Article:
Desperate times call for desperate measures.
Almost exactly a year ago, Microsoft and Barnes & Noble announced that they were forming a strategic partnership in the bookseller's Nook business. In exchange for $300 million, Microsoft would get a 17.6% stake in the newly formed subsidiary of B&N, valuing it at $1.7 billion.
The deal was part of a settlement between the two companies, since Microsoft had been hounding Barnes & Noble over Google Android-related royalties. B&N would release a Nook application for Windows 8, and Microsoft would get more exposure to the tablet market.
Well, the Nook business ain't doing so hot right about now. Barnes & Noble effectively just surrendered its tablet ambitions to Google by embracing the officially sanctioned Android ecosystem. In doing so, B&N is implicitly throwing in the towel with trying to operate its own separate content ecosystem, opting for the easy way out by adding Google Play and all of Google's most popular services to its Nook lineup.
Barnes & Noble admitted last quarter the Nook unit sales were weak, driving the segment's revenue down 26%. The bookseller has launched various promotions to clear out inventory.
TechCrunch now reports that Microsoft is contemplating buying out the entire Nook business from B&N, which would inevitably result in nothing but pain. Some internal documents say that Microsoft may offer $1 billion to buy the digital assets of the Nook subsidiary, and that Nook hardware sales are to be shuttered by the end of fiscal 2014, in line with a New York Timesreport in February.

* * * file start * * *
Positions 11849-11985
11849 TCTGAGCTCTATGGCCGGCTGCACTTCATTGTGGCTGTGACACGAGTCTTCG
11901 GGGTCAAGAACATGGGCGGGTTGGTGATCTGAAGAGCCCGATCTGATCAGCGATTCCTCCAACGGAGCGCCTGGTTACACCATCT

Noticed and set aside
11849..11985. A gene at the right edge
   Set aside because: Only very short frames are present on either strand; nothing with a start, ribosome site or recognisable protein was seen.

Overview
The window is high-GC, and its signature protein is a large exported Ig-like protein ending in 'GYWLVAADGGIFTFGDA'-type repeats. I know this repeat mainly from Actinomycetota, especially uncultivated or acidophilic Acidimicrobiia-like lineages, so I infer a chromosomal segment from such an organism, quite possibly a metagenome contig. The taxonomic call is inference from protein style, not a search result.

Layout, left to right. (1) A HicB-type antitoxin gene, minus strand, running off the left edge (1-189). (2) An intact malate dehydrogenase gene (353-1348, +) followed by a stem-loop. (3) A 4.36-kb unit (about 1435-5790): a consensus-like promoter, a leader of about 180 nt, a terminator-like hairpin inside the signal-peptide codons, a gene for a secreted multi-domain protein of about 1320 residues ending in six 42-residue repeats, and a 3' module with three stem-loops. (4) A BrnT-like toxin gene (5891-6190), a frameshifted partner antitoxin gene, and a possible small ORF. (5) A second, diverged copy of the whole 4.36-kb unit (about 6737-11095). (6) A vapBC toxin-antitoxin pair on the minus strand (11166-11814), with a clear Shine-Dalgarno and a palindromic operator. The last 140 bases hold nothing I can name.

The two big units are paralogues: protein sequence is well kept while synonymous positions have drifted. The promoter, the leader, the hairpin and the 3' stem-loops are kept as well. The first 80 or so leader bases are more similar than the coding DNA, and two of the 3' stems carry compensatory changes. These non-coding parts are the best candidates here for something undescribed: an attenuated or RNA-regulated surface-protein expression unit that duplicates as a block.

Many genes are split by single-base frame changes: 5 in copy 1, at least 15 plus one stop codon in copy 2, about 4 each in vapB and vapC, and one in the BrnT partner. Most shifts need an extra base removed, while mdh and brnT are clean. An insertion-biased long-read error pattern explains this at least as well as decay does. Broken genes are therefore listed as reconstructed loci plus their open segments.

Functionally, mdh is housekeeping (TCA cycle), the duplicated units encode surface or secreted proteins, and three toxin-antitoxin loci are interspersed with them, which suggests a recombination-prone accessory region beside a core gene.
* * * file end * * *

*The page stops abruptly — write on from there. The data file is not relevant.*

Instead, Nook would transition toward becoming a content platform for third-party devices, which makes absolutely no sense strategically in the context of adopting Google Play. It's like saying, "Our content ecosystem is doing terribly, so we're giving up, but let's do our own content ecosystem!"
The leaked docs reportedly value Nook at $1.66 billion. In December, publisher Pearson bought in to Nook for $89.5 million, enough to grab a 5% stake that valued Nook at $1.8 billion. These are the current owners and their current stakes in Nook.
Barnes & Noble
Source: Barnes & Noble.
What "digital assets" could Microsoft possibly be interested in? The content side clearly isn't doing well. Microsoft has its own Windows Store and Xbox Live content storefronts. Nook hardware sales are dropping, while Microsoft is ramping up Surface. Overall, the Nook brand isn't particularly powerful, either.
Hasn't Microsoft learned its lesson with overpaying for dubious acquisitions?
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The article Microsoft Is Asking for Pain originally appeared on Fool.com.
Fool contributor Evan Niu, CFA, has no position in any stocks mentioned. The Motley Fool recommends Google. The Motley Fool owns shares of Google and Microsoft. Try any of our Foolish newsletter services free for 30 days. We Fools may not all hold the same opinions, but we all believe that considering a diverse range of insights makes us better investors. The Motley Fool has a disclosure policy.
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